Ugandan President Yoweri Museveni has condemned the World Bank's decision to suspend new funding in response to the country's controversial anti-LGBTQ law. Museveni stated that Uganda would seek alternative sources of credit after the funding suspension.
In light of the funding halt, a junior finance minister revealed that Uganda would need to revise its budget to accommodate the potential repercussions of this move.
The institution asserted that this law contradicts its values, leading to the suspension of new funding until measures can be implemented to prevent discrimination in financed projects. Notably, the existing World Bank portfolio of $5.2 billion in Uganda remains unaffected by this suspension.
Despite facing widespread criticism from both local and international human rights organizations, as well as Western governments, the anti-LGBTQ law remains popular within Uganda.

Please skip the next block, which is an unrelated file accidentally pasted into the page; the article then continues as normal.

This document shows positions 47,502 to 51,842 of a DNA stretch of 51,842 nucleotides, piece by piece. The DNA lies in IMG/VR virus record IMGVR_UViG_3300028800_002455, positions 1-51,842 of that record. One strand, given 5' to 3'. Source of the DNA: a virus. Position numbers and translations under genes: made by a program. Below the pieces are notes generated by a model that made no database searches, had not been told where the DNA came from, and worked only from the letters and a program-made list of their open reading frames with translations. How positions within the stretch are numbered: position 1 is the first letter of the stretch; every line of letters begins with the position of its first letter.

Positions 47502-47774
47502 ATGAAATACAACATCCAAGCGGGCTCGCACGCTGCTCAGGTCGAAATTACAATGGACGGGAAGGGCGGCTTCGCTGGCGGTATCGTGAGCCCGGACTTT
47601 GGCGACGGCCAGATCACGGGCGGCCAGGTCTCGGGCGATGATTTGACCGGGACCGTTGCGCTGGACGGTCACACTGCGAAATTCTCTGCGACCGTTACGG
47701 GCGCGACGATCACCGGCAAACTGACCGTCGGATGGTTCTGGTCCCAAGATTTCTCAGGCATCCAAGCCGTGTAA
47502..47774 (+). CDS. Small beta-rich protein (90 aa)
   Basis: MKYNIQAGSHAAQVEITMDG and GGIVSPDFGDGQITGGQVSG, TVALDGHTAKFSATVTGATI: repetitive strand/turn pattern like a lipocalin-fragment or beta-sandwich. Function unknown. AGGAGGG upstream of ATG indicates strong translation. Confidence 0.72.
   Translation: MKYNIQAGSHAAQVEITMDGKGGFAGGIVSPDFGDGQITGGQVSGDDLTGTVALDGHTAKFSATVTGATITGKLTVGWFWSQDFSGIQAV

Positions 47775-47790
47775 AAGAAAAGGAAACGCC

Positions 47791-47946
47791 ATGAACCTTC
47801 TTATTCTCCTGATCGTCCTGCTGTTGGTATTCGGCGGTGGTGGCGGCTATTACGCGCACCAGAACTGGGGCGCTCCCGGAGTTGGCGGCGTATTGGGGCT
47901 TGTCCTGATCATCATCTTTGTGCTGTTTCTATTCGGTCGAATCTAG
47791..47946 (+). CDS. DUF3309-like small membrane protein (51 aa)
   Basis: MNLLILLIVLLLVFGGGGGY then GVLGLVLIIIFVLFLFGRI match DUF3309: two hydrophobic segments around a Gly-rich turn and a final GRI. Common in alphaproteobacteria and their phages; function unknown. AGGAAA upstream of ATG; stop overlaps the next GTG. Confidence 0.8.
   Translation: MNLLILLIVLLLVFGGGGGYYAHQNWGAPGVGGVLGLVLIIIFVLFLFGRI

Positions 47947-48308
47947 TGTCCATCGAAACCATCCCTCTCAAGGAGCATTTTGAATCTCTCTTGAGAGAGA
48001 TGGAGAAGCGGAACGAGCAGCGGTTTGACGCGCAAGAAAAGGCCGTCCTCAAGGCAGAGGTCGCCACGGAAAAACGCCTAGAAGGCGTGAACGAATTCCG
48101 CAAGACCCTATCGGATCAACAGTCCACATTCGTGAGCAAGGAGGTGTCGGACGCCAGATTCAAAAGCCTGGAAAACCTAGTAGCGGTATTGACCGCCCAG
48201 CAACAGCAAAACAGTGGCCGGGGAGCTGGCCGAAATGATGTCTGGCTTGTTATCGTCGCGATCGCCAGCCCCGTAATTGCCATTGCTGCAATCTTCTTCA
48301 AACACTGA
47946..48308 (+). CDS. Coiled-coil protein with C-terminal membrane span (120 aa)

Museveni, in a statement, emphasized that Uganda is focused on reducing borrowing and will not succumb to pressure from foreign entities. He criticized the World Bank and other actors for attempting to manipulate Uganda's cultural principles and sovereignty using financial means.
Museveni highlighted that if borrowing becomes necessary, Uganda has the option to explore alternative sources, including anticipated revenues from oil production slated to commence by 2025. The President expressed hope that the World Bank would reconsider its decision.
To address the financial ramifications of the funding suspension, the Ugandan government plans to submit a revised budget for the 2023-2024 fiscal year to parliament.
Junior finance minister Henry Musasizi informed lawmakers that the government would seek their approval for the adjusted budget within the coming weeks.
The anti-LGBTQ law has also prompted actions from other nations. In June, the United States imposed visa restrictions on certain Ugandan officials, and President Joe Biden initiated a review of U.S. aid to Uganda in response to the law's enactment.